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10 Questions With Coach John Slade


This week, we had the pleasure of speaking with Assistant QB Coach John Slade, affectionately known as ‘Sladey’ to many at the Exiles! We explore Coach Slade’s rich QB history, love of the British game, working with QBs across all teams at the Exiles, before taking at look at his plans to conquer Europe!


How did you get into American Football?

The Stock Exchange were looking to get a team together to compete in the Budweiser Premier League in the early 80s. As if by magic, The Stock Exchange / City of London Stags were born, with my uncle starting on O-line with them. I was 12 at the time and was invited along to a training session. I started my day catching balls for the HC and starting QB Thom Theys, who was a former Wisconsin badger. That was it… I wanted to be a QB.


Did you play American football/what position did you play?

Yes, thankfully my dream was realised; I spent most of my time playing QB & training with Stags adult team due to age and lack of junior teams available. The Stags had a great passing game that was up there with some of the best. Sadly, when it was my turn to step up and our season started, I was badly injured and broke my leg. Then out of the blue, Budweiser pulled their funding, and the Stags were no more. I Floated around after that with different teams but with injuries mounting called it a day. I still wonder how I would have done if I had been able to play to my full potential.


What position did you dream you could play?

Only ever been QB for me, but I have always fancied playing WR I know I can catch I have good hands I just wished my legs back hips and the rest of my body were as good as my hands. If I listed my injuries, it would take a week for those of you that know me everything I wear holds me together.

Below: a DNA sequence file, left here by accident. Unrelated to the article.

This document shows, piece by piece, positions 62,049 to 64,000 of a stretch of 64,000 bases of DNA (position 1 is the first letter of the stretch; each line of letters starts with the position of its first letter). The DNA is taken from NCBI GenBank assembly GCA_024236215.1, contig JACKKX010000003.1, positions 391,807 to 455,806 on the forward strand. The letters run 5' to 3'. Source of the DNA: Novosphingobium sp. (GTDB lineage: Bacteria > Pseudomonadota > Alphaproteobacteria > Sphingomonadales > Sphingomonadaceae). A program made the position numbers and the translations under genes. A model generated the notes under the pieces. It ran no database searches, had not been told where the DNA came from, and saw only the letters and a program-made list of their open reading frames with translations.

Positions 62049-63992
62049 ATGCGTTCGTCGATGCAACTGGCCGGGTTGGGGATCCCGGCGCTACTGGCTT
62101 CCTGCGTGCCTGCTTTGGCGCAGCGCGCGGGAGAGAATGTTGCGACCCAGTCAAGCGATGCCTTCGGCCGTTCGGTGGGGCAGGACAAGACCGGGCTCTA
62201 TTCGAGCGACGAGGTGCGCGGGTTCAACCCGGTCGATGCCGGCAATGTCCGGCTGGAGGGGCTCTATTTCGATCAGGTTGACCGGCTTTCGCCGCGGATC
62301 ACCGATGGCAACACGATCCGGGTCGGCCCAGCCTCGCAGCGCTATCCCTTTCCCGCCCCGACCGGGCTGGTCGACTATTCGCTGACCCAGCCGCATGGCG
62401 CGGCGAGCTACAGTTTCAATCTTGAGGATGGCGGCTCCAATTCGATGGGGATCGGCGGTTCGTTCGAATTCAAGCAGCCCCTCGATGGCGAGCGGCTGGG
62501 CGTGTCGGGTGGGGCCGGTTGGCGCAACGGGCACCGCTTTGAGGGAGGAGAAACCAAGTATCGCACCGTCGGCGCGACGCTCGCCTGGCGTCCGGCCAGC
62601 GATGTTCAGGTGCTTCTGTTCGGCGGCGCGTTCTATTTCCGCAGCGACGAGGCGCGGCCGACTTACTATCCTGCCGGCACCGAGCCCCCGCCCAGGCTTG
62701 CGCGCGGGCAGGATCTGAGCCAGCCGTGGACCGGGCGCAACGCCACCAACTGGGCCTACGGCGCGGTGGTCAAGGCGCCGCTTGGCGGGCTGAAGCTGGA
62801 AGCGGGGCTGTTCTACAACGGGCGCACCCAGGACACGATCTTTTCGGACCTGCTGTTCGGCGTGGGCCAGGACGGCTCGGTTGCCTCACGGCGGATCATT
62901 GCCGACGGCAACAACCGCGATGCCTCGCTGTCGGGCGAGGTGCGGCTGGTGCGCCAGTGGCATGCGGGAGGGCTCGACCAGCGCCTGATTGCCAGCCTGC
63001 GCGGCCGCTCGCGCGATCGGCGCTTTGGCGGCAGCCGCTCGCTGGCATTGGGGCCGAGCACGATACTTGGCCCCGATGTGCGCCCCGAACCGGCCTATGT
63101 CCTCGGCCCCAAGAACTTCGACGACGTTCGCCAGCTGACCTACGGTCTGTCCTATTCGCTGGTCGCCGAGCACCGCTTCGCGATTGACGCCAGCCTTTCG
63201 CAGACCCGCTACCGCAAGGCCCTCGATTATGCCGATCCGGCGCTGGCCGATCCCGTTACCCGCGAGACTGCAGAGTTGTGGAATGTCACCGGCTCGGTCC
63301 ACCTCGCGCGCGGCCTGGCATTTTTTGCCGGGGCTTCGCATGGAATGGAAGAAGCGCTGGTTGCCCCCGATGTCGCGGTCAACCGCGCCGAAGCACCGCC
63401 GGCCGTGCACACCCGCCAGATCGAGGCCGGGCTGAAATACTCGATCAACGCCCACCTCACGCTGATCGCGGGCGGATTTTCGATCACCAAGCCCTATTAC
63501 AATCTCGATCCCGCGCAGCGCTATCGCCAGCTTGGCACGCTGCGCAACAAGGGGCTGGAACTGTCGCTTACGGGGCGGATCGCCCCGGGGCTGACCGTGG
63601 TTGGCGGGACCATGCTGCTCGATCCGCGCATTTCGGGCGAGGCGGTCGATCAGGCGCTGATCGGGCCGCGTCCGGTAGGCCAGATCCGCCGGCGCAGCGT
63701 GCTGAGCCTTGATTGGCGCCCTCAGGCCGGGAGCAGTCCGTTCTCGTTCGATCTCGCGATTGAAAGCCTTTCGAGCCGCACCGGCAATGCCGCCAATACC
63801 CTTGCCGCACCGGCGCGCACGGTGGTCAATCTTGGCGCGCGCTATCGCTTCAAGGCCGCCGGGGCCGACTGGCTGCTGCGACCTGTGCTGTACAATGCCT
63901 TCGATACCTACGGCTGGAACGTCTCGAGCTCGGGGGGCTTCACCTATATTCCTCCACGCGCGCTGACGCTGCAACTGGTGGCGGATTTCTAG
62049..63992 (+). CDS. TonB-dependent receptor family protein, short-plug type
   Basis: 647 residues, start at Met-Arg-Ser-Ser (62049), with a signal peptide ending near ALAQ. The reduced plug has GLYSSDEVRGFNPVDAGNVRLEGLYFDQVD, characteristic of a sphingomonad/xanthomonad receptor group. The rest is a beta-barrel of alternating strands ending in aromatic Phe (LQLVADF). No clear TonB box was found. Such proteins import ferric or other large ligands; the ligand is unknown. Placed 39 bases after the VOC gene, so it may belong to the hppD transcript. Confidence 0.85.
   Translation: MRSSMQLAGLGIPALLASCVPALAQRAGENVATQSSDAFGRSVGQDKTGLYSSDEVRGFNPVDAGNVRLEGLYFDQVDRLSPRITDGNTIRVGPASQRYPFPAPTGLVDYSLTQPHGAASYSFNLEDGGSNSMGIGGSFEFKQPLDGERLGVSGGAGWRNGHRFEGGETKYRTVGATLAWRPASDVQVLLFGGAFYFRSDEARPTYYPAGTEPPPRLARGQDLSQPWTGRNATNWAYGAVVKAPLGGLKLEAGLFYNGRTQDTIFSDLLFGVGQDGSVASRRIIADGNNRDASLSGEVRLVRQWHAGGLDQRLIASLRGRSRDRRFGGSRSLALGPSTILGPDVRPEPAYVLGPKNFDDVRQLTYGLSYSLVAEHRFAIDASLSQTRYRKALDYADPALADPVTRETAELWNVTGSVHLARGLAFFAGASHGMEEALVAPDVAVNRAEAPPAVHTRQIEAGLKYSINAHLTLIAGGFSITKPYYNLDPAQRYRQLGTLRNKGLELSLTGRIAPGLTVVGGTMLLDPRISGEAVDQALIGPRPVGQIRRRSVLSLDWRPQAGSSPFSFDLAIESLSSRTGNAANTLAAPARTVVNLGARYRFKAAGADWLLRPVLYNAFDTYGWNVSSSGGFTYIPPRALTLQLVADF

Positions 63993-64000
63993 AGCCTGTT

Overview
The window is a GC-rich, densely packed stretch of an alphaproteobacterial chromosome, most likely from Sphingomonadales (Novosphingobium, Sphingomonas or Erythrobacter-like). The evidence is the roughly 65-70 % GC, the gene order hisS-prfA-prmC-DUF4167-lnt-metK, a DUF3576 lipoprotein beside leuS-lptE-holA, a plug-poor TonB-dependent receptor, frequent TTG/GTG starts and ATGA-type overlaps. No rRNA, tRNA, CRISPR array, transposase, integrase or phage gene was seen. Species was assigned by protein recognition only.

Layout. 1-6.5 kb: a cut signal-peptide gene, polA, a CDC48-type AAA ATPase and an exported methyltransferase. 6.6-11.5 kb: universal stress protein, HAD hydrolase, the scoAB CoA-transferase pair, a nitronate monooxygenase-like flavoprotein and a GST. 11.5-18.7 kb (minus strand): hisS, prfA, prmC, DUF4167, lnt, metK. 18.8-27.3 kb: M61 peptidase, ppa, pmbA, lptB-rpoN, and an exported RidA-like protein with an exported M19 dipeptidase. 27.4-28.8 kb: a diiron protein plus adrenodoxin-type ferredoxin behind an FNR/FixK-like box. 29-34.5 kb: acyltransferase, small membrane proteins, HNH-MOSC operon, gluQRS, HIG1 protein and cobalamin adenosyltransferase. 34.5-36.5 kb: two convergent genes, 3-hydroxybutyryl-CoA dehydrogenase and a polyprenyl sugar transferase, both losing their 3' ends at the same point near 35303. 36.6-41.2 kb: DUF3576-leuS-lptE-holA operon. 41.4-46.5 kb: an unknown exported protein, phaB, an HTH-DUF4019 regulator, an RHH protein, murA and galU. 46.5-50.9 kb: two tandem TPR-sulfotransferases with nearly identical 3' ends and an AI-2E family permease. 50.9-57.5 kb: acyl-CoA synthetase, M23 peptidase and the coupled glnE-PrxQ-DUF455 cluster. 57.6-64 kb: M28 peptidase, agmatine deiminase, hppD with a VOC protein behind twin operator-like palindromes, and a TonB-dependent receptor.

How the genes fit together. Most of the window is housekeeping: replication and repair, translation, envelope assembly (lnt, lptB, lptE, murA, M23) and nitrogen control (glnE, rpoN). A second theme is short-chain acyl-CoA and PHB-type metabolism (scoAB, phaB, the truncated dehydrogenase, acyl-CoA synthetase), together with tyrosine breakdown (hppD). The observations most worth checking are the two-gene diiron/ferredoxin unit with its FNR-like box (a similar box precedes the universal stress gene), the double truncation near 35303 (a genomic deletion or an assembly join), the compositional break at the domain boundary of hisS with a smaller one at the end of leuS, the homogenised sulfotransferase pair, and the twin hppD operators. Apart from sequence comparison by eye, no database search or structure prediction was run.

Why the Exiles?

I was introduced to the Exiles by a former player Scott Shepherd. He invited me to an Exiles game, and it was almost like déjà vu being back on the field listening to players and coaches; it was a welcomed change but tough as a spectator. Then Scott introduced me to Zac Richie watching him play I realised how far the game had come and progressed. I started following and got an invite to a QB camp that Zac was running, and wondered could I still have a chance?

The answer was no.

First 3 steps drop and all the aches and pains were back, it was never going to happen. The upside was a great friendship was formed, and HC John Moore & Zac asked me if I would like to be Zac’s assistant coach. From this point onwards, everything else was history in making.


What is your greatest achievement in this sport so far?

Being part of a Club that’s gained promotion to the Premier league will always be close to my heart, because I know what it meant to the players and coaches who had been with the team longer than I have. That day alone will always be special.


What motivates you to coach football?

The motivation for me is the drive for success. We want our QBs and all training camps to be ‘the Elite of the Elite’, but that comes with hard work and dedication. Zac is the best QB coach in the country, in my opinion, so who better for to learn from than him.


What are your goals for the Adult team over the next 5 years?

To make sure all the QBs learn and progress go out there on the field and play the position properly. Making sure they enjoy what they are doing, work hard, have fun, and bring home a few championships.


Aside from the Exiles, which team do you support and why?

49ers of the 80’s, with a cheeky shout out to the 1991 London Monarchs; had some fun times watching those guys home and away!


If you could have one NFL or college player on your team who would it be?

This one is easy: Joe Montana the greatest QB of all time. Backing up Cooky of course!


What sets American football apart from other sports and why do you think it is growing so well in the UK?

Media coverage NFL Europe & games in London are giving the UK hands on exposure to a great sport. It also has a position for everyone if you are willing to work hard. The UK has embraced it and now that we are competing at much higher levels than ever before… we should be targeting Europe.